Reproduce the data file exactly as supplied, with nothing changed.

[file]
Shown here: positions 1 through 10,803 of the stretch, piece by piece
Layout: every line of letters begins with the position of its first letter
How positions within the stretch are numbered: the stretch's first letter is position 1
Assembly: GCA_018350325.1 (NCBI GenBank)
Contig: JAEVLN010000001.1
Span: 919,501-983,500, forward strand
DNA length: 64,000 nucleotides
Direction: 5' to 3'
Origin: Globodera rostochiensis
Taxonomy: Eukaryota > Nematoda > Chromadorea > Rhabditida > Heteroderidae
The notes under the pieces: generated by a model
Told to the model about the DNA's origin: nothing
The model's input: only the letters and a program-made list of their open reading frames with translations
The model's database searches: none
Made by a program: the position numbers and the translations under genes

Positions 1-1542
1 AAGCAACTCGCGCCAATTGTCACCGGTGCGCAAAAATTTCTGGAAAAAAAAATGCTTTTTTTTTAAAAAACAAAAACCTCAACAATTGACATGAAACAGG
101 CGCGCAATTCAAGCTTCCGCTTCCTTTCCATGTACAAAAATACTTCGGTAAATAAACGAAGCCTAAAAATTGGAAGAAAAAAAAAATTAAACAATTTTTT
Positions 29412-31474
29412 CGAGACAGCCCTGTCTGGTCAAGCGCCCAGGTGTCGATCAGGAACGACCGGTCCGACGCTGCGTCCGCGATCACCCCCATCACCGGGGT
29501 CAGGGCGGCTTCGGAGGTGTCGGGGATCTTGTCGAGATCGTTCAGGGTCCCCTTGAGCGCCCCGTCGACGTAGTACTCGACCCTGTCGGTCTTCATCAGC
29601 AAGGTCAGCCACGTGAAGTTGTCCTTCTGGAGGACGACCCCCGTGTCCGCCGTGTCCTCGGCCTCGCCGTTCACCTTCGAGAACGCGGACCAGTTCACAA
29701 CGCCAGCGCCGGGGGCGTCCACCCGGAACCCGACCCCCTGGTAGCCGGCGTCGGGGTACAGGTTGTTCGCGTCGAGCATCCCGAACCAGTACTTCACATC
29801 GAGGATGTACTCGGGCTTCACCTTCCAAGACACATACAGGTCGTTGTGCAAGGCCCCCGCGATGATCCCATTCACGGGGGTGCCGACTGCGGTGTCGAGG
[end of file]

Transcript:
Shown here: positions 1 through 10,803 of the stretch, piece by piece
Layout: every line of letters begins with the position of its first letter
How positions within the stretch are numbered: the stretch's first letter is position 1
Assembly: GCA_018350325.1 (NCBI GenBank)
Contig: JAEVLN010000001.1
Span: 919,501-983,500, forward strand
DNA length: 64,000 nucleotides
Direction: 5' to 3'
Origin: Globodera rostochiensis
Taxonomy: Eukaryota > Nematoda > Chromadorea > Rhabditida > Heteroderidae
The notes under the pieces: generated by a model
Told to the model about the DNA's origin: nothing
The model's input: only the letters and a program-made list of their open reading frames with translations
The model's database searches: none
Made by a program: the position numbers and the translations under genes

Positions 1-1542
1 AAGCAACTCGCGCCAATTGTCACCGGTGCGCAAAAATTTCTGGAAAAAAAAATGCTTTTTTTTTAAAAAACAAAAACCTCAACAATTGACATGAAACAGG
101 CGCGCAATTCAAGCTTCCGCTTCCTTTCCATGTACAAAAATACTTCGGTAAATAAACGAAGCCTAAAAATTGGAAGAAAAAAAAAATTAAACAATTTTTT
Positions 29412-31474
29412 CGAGACAGCCCTGTCTGGTCAAGCGCCCAGGTGTCGATCAGGAACGACCGGTCCGACGCTGCGTCCGCGATCACCCCCATCACCGGGGT
29501 CAGGGCGGCTTCGGAGGTGTCGGGGATCTTGTCGAGATCGTTCAGGGTCCCCTTGAGCGCCCCGTCGACGTAGTACTCGACCCTGTCGGTCTTCATCAGC
29601 AAGGTCAGCCACGTGAAGTTGTCCTTCTGGAGGACGACCCCCGTGTCCGCCGTGTCCTCGGCCTCGCCGTTCACCTTCGAGAACGCGGACCAGTTCACAA
29701 CGCCAGCGCCGGGGGCGTCCACCCGGAACCCGACCCCCTGGTAGCCGGCGTCGGGGTACAGGTTGTTCGCGTCGAGCATCCCGAACCAGTACTTCACATC
29801 GAGGATGTACTCGGGCTTCACCTTCCAAGACACATACAGGTCGTTGTGCAAGGCCCCCGCGATGATCCCATTCACGGGGGTGCCGACTGCGGTGTCGAGG